3.4. Metabolite Assignment

The metabolites were identified by comparing the characteristic peak signals in the 1H-NMR spectra of samples with published data and existing literature databases (www.hmdb.ca; Chenomx NMR Suit Ver.7.1, company Edmonton, AB, Canada). Identification of compounds was also supported by 2D NMR and LC-MS analysis. Table 1 and Supplementary Table S2 show the identified metabolites in the gaharu samples.

3.5. Development of PLS-DA and Random Forests Models

PLS-DA is a supervised classification technique. This technique optimizes separation between different groups of samples and develops link between two data matrices X (i.e., data, binned spectra) and Y (i.e., groups, class membership etc.) by maximizing the covariance between these X and Y matrices and finding a linear subspace of the explanatory variables [30,47]. The Y-variables are represented with a special binary ‘dummy’ [30,48]. Data were Pareto-scaled and PLS-DA was carried out using SIMCA-P software (version 12.0, Umetrics, Umea, Sweden). Random Forests is a tree-based ensemble method where two subsets are operated in independent variables at each node and in individual observation data by bootstrapping technique. Random Forests can be used for unsupervised and supervised classification as well as regression. In the current study, random Forests was used for a supervised classification, performed using the Random Forest R package [45].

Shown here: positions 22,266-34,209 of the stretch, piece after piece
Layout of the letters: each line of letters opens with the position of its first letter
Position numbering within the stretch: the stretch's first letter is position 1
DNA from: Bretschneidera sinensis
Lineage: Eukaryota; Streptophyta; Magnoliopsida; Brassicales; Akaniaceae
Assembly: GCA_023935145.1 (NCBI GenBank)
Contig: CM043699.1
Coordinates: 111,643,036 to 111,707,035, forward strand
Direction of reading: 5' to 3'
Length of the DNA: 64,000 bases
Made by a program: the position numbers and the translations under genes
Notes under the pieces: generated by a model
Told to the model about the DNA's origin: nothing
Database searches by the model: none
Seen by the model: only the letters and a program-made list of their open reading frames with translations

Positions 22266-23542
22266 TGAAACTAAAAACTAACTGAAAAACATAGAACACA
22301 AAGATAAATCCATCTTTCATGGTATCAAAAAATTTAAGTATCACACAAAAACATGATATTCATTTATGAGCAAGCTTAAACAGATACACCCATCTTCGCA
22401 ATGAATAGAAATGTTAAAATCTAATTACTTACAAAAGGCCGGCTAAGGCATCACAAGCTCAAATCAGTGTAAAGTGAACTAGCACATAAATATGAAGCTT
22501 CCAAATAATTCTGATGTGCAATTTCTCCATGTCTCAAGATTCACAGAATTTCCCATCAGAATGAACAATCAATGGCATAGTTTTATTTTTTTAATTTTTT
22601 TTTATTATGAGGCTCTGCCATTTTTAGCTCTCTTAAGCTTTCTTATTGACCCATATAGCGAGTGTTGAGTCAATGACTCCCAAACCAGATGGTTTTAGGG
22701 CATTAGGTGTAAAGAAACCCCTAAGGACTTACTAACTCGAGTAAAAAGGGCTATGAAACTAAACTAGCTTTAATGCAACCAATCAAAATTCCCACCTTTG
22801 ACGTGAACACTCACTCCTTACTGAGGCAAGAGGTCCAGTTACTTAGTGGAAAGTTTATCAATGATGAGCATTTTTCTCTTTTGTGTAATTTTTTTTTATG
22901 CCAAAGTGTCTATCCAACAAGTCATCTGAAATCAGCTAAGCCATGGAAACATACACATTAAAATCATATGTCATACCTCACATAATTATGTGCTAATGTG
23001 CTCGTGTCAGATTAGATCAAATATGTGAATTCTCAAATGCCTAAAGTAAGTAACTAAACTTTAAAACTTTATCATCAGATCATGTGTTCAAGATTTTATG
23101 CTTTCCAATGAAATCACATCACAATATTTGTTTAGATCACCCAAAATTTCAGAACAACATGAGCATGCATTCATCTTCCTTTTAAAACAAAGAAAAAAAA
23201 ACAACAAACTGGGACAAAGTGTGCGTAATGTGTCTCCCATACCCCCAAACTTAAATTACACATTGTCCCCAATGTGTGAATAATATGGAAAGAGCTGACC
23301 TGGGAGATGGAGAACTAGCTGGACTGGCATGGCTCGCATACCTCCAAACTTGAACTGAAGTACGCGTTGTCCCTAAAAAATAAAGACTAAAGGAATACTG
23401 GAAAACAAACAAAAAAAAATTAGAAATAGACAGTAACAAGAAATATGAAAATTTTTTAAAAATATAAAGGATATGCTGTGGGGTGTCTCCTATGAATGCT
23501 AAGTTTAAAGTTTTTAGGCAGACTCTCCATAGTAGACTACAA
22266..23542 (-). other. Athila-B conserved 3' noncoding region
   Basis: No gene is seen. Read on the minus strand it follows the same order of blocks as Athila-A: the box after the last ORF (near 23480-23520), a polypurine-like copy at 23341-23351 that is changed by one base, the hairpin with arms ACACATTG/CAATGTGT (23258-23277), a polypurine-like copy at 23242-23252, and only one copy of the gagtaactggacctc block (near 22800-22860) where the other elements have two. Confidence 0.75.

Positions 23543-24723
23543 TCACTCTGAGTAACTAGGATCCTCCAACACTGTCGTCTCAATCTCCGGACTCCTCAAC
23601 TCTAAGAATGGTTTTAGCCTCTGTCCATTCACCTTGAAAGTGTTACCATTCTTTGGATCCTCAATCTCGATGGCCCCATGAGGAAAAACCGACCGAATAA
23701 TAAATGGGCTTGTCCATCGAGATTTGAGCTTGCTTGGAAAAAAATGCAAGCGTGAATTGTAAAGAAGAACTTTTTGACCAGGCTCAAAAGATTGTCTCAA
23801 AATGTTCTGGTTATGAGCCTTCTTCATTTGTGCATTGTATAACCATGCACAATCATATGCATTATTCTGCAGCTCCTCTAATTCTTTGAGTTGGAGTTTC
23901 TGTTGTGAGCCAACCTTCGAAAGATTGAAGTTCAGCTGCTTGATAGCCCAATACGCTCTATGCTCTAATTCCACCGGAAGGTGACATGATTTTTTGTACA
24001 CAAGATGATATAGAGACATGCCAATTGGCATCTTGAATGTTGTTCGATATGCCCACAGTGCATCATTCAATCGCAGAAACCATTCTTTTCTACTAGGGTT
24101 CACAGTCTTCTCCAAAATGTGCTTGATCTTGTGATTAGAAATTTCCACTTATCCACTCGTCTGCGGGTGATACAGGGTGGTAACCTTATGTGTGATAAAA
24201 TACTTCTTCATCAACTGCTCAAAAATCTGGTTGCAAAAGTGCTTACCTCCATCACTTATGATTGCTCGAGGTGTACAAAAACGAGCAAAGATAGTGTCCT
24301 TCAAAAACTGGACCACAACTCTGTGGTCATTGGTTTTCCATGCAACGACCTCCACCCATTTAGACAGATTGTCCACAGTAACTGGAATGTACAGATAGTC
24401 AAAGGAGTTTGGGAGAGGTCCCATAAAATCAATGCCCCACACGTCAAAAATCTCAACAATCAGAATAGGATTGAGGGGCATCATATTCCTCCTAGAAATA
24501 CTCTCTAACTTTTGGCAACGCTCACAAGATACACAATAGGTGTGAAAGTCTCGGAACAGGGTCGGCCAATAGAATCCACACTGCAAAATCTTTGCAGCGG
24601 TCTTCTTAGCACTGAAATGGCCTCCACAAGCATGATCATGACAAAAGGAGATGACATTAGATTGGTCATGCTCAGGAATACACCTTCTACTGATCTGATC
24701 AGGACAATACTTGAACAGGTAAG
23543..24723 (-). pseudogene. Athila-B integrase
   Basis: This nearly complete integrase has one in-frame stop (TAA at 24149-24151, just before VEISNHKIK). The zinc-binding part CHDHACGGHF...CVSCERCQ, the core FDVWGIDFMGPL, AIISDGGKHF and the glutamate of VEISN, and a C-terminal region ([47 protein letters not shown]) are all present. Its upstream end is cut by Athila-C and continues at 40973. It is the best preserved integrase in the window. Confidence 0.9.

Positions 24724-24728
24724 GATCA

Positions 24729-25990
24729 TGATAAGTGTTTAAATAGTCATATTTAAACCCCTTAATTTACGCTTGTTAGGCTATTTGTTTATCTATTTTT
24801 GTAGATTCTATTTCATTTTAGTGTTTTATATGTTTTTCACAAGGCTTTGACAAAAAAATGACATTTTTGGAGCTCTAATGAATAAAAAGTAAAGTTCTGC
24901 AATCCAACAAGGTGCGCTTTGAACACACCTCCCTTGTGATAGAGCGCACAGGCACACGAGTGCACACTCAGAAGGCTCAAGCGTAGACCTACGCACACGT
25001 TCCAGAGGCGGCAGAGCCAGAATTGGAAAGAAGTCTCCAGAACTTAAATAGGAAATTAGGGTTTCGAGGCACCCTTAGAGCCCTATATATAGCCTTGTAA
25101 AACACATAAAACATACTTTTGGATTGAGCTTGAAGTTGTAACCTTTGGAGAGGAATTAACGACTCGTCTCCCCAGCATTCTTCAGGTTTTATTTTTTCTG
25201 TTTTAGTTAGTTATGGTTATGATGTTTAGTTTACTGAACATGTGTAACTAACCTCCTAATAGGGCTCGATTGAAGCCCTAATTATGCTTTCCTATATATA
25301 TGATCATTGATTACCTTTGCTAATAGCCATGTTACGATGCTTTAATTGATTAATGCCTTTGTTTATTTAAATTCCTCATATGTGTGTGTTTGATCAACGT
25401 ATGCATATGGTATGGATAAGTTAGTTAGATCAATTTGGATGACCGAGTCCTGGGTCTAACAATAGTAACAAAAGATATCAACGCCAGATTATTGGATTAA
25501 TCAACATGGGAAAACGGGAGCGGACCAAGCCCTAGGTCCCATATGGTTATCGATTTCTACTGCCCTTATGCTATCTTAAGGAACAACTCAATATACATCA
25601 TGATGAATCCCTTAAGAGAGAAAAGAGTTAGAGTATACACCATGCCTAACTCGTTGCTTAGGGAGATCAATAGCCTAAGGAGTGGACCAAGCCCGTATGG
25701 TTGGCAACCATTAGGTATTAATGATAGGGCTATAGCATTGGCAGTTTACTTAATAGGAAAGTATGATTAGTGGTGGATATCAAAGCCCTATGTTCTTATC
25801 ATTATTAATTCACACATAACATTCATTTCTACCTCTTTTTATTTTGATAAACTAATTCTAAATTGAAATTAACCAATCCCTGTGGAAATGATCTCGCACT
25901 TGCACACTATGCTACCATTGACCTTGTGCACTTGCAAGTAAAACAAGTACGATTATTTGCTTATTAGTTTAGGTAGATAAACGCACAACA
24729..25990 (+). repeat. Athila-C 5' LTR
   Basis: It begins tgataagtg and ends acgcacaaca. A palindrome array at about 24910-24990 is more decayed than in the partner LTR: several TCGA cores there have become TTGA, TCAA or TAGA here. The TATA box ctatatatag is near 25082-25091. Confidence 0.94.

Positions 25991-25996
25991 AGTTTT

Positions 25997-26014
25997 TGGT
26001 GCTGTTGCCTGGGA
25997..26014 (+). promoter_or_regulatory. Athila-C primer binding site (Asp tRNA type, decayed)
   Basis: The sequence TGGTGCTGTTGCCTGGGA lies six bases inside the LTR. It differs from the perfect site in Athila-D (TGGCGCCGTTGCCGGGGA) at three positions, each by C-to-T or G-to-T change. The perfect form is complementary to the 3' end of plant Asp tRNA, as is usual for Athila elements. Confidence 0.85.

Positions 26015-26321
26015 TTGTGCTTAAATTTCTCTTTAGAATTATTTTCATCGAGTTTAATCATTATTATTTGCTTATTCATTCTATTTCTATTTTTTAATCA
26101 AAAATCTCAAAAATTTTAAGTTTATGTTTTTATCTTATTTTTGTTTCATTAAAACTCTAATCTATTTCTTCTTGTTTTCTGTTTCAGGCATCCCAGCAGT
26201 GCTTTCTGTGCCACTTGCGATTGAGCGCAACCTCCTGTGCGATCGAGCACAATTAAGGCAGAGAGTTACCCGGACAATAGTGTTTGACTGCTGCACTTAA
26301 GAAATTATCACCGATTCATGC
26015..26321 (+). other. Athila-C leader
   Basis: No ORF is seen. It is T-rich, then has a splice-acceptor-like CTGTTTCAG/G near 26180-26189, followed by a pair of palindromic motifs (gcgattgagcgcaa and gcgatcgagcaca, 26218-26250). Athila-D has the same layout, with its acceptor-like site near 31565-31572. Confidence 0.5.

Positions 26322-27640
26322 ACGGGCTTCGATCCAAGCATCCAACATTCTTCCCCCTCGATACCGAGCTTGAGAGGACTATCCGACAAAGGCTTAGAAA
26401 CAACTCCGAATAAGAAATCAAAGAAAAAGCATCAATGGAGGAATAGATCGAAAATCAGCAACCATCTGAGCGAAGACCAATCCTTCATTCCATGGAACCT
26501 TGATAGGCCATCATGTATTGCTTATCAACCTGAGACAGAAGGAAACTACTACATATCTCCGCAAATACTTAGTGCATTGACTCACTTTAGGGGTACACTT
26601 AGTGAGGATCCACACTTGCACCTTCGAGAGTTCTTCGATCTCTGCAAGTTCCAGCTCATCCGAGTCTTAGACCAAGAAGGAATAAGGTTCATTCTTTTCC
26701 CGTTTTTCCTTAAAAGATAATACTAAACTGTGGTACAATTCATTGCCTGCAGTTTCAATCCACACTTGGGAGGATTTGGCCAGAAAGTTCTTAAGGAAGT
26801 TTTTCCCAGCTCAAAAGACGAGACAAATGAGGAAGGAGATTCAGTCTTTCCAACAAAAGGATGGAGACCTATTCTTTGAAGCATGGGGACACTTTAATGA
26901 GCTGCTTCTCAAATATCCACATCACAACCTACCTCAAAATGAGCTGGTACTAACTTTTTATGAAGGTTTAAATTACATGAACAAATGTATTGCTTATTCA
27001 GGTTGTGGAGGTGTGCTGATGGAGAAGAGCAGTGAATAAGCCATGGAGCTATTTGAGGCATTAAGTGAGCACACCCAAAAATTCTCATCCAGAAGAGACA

3.6. Statistical Analysis

The relative quantification of chemical constituents was based on the mean binned peak height of the related 1H-NMR signals. ANOVA and Tukey’s honest multiple comparison tests were conducted to evaluate the significant difference (p < 0.05) between the differentiating metabolites. The statistical analysis was performed using SPSS version 16.0 (SPSS Inc., Chicago, IL, USA) software.

4. Conclusions

The study showed that, using 1H-NMR-based metabolomics, it is possible to discriminate between A. malaccensis gaharu samples of different quality. The results provide an insight into the chemical characteristics of gaharu, categorizing the samples into high, intermediate and low grades. Although more extensive work needs to be done, such as applying the analysis to other gaharu-producing species, the information obtained in this study is of importance and contributes towards development of a ‘chemical assay’ that could make the process of grading gaharu or agarwood samples more accurate, practical and efficient.

Supplementary Materials

Supplementary Materials are available online.

Acknowledgments

This project is funded by Universiti Putra Malaysia grant (RUGS-2) No.: 01-02-10-0917RU. We thank Mohd Zin Jusoh from the Faculty of Forestry, UPM, for expert help in confirming the authenticity and grades of the gaharu samples.

Author Contributions

K.S and A.K conceived and designed the experiments. S.N.I. performed the experiment. S.N.I., M.M. and M.T.A analysed the data. S.N.I., M.M., M.T.A and K.S wrote the paper. F.A., N.A.M.A. and I.S.I. provided intellectual inputs.

Conflicts of Interest

The authors have no competing interest to declare.

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  • Sample Availability: Samples of the compounds are not available from the authors.
Figure 1. 1H-NMR spectra of eight groups (A-H) of A. malaccensis gaharu samples of different grades. Metabolites labeled with numbers were tentatively identified. The spectra are arranged according to the selling price of the gaharu samples, from grades A (the most expensive) through B, C, D, E, F, G to H (the cheapest), respectively.
Figure 1. 1H-NMR spectra of eight groups (A-H) of A. malaccensis gaharu samples of different grades. Metabolites labeled with numbers were tentatively identified. The spectra are arranged according to the selling price of the gaharu samples, from grades A (the most expensive) through B, C, D, E, F, G to H (the cheapest), respectively.